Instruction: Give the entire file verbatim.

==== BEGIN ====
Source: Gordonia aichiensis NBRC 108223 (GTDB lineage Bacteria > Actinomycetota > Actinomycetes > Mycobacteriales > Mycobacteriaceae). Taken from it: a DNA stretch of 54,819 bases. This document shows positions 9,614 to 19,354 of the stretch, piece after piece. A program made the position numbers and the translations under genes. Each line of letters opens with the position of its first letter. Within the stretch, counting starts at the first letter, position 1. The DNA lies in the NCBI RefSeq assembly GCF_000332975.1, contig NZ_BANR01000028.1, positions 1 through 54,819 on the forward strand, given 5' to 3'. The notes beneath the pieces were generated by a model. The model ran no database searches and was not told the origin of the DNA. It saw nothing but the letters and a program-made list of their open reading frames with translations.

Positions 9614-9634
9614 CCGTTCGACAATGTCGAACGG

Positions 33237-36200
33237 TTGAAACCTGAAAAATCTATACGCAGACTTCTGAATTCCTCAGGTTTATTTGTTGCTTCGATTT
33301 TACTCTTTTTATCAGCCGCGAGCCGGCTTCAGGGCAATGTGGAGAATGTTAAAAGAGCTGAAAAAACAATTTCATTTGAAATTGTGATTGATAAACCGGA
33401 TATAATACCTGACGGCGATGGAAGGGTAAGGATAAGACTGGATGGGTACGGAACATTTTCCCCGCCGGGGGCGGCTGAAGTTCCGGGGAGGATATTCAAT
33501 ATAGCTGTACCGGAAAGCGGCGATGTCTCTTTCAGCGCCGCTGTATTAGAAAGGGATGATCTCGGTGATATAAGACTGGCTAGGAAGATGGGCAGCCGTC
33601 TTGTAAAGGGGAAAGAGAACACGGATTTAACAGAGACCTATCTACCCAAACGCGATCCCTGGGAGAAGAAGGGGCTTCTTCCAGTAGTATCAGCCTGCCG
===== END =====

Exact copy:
Source: Gordonia aichiensis NBRC 108223 (GTDB lineage Bacteria > Actinomycetota > Actinomycetes > Mycobacteriales > Mycobacteriaceae). Taken from it: a DNA stretch of 54,819 bases. This document shows positions 9,614 to 19,354 of the stretch, piece after piece. A program made the position numbers and the translations under genes. Each line of letters opens with the position of its first letter. Within the stretch, counting starts at the first letter, position 1. The DNA lies in the NCBI RefSeq assembly GCF_000332975.1, contig NZ_BANR01000028.1, positions 1 through 54,819 on the forward strand, given 5' to 3'. The notes beneath the pieces were generated by a model. The model ran no database searches and was not told the origin of the DNA. It saw nothing but the letters and a program-made list of their open reading frames with translations.

Positions 9614-9634
9614 CCGTTCGACAATGTCGAACGG

Positions 33237-36200
33237 TTGAAACCTGAAAAATCTATACGCAGACTTCTGAATTCCTCAGGTTTATTTGTTGCTTCGATTT
33301 TACTCTTTTTATCAGCCGCGAGCCGGCTTCAGGGCAATGTGGAGAATGTTAAAAGAGCTGAAAAAACAATTTCATTTGAAATTGTGATTGATAAACCGGA
33401 TATAATACCTGACGGCGATGGAAGGGTAAGGATAAGACTGGATGGGTACGGAACATTTTCCCCGCCGGGGGCGGCTGAAGTTCCGGGGAGGATATTCAAT
33501 ATAGCTGTACCGGAAAGCGGCGATGTCTCTTTCAGCGCCGCTGTATTAGAAAGGGATGATCTCGGTGATATAAGACTGGCTAGGAAGATGGGCAGCCGTC
33601 TTGTAAAGGGGAAAGAGAACACGGATTTAACAGAGACCTATCTACCCAAACGCGATCCCTGGGAGAAGAAGGGGCTTCTTCCAGTAGTATCAGCCTGCCG